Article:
At one point, Matthew McConaughey slammed his fist on the podium, flashing anger and frustration all at once, the kind of emotions that White House press secretaries generally try to bottle up, bury deep, or better yet avoid altogether when talking in front of cameras .
Celebrities are commonplace at the White House, but usually they are brief and more reserved. McConaughey was neither. His comments were lengthy and impassioned.
He was born in Uvalde, Texas where a gunman with an AR-15 murdered 19 fourth-graders and two teachers at Robb Elementary School two weeks ago, and he told reporters Tuesday how the rounds of that rifle left children “not only dead, but hollow.” Uvalde is the town where he first attended school – his mother was his kindergarten teacher at a school a mile away. McConaughey recalled how he’d learned to shoot in that city, first an air rifle then a .410 shotgun, and he said it was the place where he was taught “to revere the power and the capability” of guns. He had just mourned with grieving parents there, and he reported how families told him they want “secure and safe schools” and laws that “won’t make it so easy for bad guys to get these damn guns.”
McConaughey had come to the White House as a gun owner calling for stricter gun control, and while some of the reforms the actor laid out in an op-ed for the Austin American-Statesman overlap with what President Biden wants, his message to lawmakers was that the country wants them to meet in the middle already.
“This should not be a partisan issue. There is not a Democratic or Republican value in one single act of these shooters,” he said.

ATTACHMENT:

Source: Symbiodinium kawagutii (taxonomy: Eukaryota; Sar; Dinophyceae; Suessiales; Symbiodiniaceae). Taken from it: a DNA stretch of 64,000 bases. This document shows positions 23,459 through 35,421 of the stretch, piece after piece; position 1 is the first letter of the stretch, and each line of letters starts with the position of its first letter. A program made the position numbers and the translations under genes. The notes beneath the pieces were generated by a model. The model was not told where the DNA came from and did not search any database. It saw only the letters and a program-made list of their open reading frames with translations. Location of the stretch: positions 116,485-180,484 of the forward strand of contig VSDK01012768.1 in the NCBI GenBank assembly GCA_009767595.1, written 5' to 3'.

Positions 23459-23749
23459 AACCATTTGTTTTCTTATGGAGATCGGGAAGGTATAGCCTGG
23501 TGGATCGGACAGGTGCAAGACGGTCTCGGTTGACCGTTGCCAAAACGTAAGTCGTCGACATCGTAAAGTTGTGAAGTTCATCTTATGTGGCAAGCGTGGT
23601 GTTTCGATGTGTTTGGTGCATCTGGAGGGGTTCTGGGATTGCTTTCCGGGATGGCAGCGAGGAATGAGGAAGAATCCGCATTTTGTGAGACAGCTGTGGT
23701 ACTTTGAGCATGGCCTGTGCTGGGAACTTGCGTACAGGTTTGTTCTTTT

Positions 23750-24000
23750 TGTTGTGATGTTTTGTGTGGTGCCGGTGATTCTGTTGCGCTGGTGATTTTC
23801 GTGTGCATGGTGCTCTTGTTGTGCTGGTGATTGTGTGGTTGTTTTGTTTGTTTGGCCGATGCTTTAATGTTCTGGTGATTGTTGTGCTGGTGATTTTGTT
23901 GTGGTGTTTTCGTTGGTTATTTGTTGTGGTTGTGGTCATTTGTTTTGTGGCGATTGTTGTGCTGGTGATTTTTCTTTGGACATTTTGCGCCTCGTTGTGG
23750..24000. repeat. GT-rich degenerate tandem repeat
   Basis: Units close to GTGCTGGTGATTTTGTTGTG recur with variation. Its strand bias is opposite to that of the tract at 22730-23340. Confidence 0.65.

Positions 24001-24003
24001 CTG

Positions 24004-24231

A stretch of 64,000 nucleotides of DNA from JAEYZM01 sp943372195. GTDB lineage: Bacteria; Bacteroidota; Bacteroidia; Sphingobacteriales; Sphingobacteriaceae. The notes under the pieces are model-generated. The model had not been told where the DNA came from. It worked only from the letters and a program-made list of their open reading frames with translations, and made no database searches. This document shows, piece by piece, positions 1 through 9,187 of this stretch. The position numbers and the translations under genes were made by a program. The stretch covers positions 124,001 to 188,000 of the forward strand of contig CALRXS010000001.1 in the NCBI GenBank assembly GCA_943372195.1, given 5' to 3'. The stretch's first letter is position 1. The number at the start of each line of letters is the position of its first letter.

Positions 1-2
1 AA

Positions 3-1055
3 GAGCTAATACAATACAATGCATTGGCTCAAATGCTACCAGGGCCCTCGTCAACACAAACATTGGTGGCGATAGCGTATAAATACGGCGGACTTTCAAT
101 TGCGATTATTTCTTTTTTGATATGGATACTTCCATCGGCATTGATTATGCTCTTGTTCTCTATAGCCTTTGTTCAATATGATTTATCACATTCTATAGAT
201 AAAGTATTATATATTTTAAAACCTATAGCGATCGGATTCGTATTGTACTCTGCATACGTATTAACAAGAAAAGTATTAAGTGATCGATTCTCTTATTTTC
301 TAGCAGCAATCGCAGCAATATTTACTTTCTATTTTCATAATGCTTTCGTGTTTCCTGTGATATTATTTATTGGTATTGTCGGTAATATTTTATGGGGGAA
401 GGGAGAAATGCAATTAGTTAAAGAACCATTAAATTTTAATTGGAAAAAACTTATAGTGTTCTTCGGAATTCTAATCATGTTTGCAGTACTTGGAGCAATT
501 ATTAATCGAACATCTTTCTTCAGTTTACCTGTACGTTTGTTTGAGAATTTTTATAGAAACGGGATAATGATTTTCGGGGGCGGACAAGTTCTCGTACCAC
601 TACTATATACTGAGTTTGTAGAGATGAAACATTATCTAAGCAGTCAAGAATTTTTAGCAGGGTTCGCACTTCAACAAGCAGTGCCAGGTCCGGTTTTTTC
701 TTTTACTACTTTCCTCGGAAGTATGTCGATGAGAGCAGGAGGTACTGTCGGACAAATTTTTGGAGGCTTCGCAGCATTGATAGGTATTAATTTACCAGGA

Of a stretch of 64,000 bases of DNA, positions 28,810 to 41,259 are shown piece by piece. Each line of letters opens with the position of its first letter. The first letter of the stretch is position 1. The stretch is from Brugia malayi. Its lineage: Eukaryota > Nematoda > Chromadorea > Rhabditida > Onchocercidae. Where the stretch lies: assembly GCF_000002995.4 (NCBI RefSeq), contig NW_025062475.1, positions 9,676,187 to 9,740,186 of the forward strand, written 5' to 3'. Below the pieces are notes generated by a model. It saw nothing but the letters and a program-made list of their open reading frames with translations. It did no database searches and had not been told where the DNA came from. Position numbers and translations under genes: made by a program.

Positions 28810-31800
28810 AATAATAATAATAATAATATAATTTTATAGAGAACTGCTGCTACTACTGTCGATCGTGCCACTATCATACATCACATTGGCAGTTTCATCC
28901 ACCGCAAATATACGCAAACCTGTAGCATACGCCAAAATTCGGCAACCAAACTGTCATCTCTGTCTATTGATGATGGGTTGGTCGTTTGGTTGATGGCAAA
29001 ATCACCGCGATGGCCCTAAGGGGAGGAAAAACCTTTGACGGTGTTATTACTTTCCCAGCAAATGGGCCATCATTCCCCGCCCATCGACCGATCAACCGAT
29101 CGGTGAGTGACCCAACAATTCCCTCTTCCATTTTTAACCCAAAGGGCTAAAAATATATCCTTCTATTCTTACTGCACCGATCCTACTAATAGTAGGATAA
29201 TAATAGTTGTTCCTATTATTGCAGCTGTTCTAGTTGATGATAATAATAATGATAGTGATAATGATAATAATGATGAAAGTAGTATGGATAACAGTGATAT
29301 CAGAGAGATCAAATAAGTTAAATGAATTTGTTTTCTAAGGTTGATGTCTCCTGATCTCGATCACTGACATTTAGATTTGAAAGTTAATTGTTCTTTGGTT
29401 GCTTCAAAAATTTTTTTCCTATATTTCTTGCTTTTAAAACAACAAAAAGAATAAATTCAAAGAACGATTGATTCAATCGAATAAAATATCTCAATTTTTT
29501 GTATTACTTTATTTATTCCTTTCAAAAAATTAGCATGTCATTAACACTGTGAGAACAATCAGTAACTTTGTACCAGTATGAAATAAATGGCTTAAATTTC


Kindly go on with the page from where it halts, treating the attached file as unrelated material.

People in power, he added “can’t truly be leaders if we’re only living for reelection.”
“We’ve got to get some real courage and honor our immortal obligations instead of our party affiliations. Enough with the counterpunching. Enough with the invalidation of the other side,” he concluded.
A bipartisan group of senators has been negotiating behind closed doors, and while there is hope that the result of those talks could lead to gun reform, any compromise would have to survive an uphill slog before making it to the president’s desk. The Senate remains split, and it is an open question as to whether Biden and Congress can actually meet the McConaughey moment.
The president signaled his support for those talks. And at first, Biden kept his distance. White House aides said he was giving lawmakers space to negotiate. Then, he reversed course in a prime-time speech last Thursday calling for a host of reforms – bans on assault weapons and high-capacity magazines and stronger background checks and safe storage requirements and federal red flag laws and weakening firearm product liability protections – that he had previously supported.
Lawmakers weren’t surprised by the proposals. Many had worked with Biden when he was vice president and was leading the Obama administration efforts on gun control. What reportedly irritated Republicans this time was that the president was calling for changes that few conservative lawmakers could support, like banning assault weapons outright, and which Democrats were not seriously pursuing given the 50-50 split in the Senate.
That, and the shot Biden took at the GOP, saying “the fact that the majority of the Senate Republicans don’t want any of these proposals even to be debated or come up for a vote, I find unconscionable.”
And in those same prime-time remarks, the president seemed to threaten Republicans, warning them that if they didn’t compromise and Congress didn’t act, they’d be punished at the polls. “I believe the majority of you will act to turn your outrage into making this issue central to your vote,” Biden said.
Sen. Lindsey Graham quickly replied that he was ready to vote on each of the proposals Biden put forward and encouraged Majority Leader Chuck Schumer “to bring them forward for votes.” Knowing that in all likelihood those provisions would fail, the South Carolina Republican, who is involved in bipartisan talks, added that he was “ready to work across the aisle to find common ground – something that was absent from President Biden’s address to the nation. ”